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Google says it's 'very comfortable' with Tensor not winning benchmarks

A Googler says the company prefers to test real-world workloads on its Pixel phones rather than synthetic benchmarks.
By
October 28, 2022
Google Tensor G2 benchmarks feature image
Robert Triggs / Android Authority
TL;DR
  • Google is “very comfortable” with Tensor chips not winning benchmarks, a company executive said.
  • The director said Google benchmarks software workloads that will actually run on Pixel phones.

Google’s Pixel 6 and Pixel 7 phones are powered by semi-custom Tensor processors, but these SoCs don’t really take the fight to Apple, Qualcomm, and other chipmakers when it comes to most benchmarks.

Now, senior director of product management for Google Silicon Monika Gupta has spoken out about the Tensor line’s benchmark performance in the official Made By Google Podcast (h/t: 9to5Google).

Gupta suggested that benchmarks are only part of the story when it comes to smartphone processors:

I think classical benchmarks served a purpose at some moment in time, but I think the industry has evolved since then. And if you look at what Google is trying to do by pushing AI innovations into a smartphone — because we feel like this is the approach that will deliver helpful experiences like some of the ones I just mentioned — classical benchmarks were authored in a time where AI and phones didn’t even exist. They may tell some story, but we don’t feel like they tell the complete story.

She added that Google benchmarks the “actual software workloads” that will run on its chipsets rather than relying on benchmark apps with synthetic workloads. 

“We know exactly what we’re building for, and if that means we’re not going to win on benchmarks or not look as great on benchmarks, we’re perfectly comfortable with that, because the end-result speaks for itself,” Gupta explained.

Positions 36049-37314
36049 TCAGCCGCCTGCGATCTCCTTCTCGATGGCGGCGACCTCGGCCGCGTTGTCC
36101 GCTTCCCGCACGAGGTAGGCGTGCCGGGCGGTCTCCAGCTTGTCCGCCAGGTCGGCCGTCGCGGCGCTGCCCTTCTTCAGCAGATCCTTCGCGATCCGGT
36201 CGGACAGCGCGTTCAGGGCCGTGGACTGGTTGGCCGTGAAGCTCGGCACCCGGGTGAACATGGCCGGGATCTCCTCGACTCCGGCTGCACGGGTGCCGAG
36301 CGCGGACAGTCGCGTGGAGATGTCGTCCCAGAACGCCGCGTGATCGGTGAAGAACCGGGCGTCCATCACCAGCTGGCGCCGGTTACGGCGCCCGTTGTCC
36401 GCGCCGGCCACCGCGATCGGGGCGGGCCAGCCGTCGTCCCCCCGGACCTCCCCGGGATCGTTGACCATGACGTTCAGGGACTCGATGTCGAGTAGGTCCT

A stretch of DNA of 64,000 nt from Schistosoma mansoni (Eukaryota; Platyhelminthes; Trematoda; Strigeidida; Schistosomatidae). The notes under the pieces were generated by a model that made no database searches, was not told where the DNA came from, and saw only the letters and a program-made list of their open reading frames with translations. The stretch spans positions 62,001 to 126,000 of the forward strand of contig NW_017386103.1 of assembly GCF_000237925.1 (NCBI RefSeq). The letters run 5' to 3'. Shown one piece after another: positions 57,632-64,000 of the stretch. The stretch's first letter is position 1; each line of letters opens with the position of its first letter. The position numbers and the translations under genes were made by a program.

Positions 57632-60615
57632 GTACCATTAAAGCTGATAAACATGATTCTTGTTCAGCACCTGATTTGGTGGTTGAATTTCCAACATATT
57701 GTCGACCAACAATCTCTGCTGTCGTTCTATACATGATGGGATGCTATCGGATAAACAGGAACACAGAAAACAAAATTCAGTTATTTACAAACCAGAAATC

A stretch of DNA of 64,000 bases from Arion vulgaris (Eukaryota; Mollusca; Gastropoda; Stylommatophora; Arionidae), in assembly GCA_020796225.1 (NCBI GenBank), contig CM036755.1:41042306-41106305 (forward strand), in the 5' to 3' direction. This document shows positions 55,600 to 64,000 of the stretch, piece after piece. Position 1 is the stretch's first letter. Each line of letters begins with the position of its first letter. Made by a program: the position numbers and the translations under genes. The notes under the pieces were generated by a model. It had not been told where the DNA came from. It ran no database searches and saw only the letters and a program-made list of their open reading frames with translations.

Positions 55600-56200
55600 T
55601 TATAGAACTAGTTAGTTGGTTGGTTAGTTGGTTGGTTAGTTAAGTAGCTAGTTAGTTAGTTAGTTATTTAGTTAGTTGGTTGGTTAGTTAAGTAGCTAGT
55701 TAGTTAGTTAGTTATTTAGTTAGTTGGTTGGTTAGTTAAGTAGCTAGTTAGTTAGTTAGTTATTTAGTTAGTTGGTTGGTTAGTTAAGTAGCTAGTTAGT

“Like on Pixel 6 and Pixel 7, you can see all the amazing innovations that we have landed, and a lot of them were the first on Pixel. So we’re very comfortable with that approach.”

The right approach for Tensor?

It’s definitely true that benchmarks aren’t entirely representative of real-world results and workloads. For one, many benchmark tests focus on peak performance that you’ll rarely see rather than sustained performance. In fact, our own Tensor G2 testing shows that the Pixel 7 chipset lagged behind rivals when it came to peak results but actually beat some Snapdragon 8 Gen 1 phones in sustained testing. And sustained performance is a must for tasks like games and photography.

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Google is also pushing machine learning in a big way for tasks like computational photography, and benchmark apps like Geekbench and 3DMark don’t really take this hardware into account. There are some AI benchmarks out there, but the varying nature of AI hardware and workloads means that even these tests don’t tell the whole story. For what it’s worth, the AI-Benchmark ranking shows that the Pixel 7’s Tensor G2 SoC slots in behind Snapdragon 8 Gen 1 and Dimensity 9000 phones.

It must also be said that this isn’t a new approach for Google. The original Tensor chipset seen in the Pixel 6 uses two Cortex-X1 CPU cores, and the company noted at the time that this approach was meant to deliver maximum efficiency at “medium” workloads. The company asserted that one Cortex-X CPU core (as seen in rival SoC designs) was only useful for winning benchmarks.